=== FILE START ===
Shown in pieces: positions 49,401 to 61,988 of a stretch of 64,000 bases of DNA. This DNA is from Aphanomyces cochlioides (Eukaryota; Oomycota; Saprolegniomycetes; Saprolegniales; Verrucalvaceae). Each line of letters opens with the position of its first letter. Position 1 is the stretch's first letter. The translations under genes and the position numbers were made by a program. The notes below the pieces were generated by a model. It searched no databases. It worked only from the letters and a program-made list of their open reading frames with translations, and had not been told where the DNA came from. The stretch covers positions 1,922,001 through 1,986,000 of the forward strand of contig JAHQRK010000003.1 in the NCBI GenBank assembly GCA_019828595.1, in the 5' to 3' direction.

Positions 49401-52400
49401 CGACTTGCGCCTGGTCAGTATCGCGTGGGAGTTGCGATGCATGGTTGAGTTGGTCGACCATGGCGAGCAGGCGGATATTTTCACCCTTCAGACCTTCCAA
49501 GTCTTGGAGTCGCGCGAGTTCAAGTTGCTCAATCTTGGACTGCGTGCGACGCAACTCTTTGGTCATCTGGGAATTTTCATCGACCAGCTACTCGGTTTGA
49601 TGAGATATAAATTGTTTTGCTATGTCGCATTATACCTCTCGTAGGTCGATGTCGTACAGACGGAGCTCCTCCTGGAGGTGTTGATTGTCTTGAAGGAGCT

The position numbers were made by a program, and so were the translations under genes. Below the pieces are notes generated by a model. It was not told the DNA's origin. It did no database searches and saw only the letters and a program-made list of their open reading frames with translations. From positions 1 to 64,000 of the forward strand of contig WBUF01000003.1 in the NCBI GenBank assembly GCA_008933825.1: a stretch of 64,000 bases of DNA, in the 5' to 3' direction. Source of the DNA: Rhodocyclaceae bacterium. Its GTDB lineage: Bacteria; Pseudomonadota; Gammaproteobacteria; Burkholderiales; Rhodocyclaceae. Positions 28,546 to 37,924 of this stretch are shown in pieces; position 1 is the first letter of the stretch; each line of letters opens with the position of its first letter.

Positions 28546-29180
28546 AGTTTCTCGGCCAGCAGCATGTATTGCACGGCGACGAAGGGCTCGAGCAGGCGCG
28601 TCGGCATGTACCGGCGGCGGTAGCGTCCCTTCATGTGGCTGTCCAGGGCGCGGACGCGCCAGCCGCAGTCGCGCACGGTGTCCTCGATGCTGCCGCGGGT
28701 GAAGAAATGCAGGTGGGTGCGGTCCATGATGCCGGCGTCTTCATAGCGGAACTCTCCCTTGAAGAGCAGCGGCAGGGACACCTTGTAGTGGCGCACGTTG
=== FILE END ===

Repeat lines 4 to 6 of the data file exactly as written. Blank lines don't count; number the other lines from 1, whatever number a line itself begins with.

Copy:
49501 GTCTTGGAGTCGCGCGAGTTCAAGTTGCTCAATCTTGGACTGCGTGCGACGCAACTCTTTGGTCATCTGGGAATTTTCATCGACCAGCTACTCGGTTTGA
49601 TGAGATATAAATTGTTTTGCTATGTCGCATTATACCTCTCGTAGGTCGATGTCGTACAGACGGAGCTCCTCCTGGAGGTGTTGATTGTCTTGAAGGAGCT

The position numbers were made by a program, and so were the translations under genes. Below the pieces are notes generated by a model. It was not told the DNA's origin. It did no database searches and saw only the letters and a program-made list of their open reading frames with translations. From positions 1 to 64,000 of the forward strand of contig WBUF01000003.1 in the NCBI GenBank assembly GCA_008933825.1: a stretch of 64,000 bases of DNA, in the 5' to 3' direction. Source of the DNA: Rhodocyclaceae bacterium. Its GTDB lineage: Bacteria; Pseudomonadota; Gammaproteobacteria; Burkholderiales; Rhodocyclaceae. Positions 28,546 to 37,924 of this stretch are shown in pieces; position 1 is the first letter of the stretch; each line of letters opens with the position of its first letter.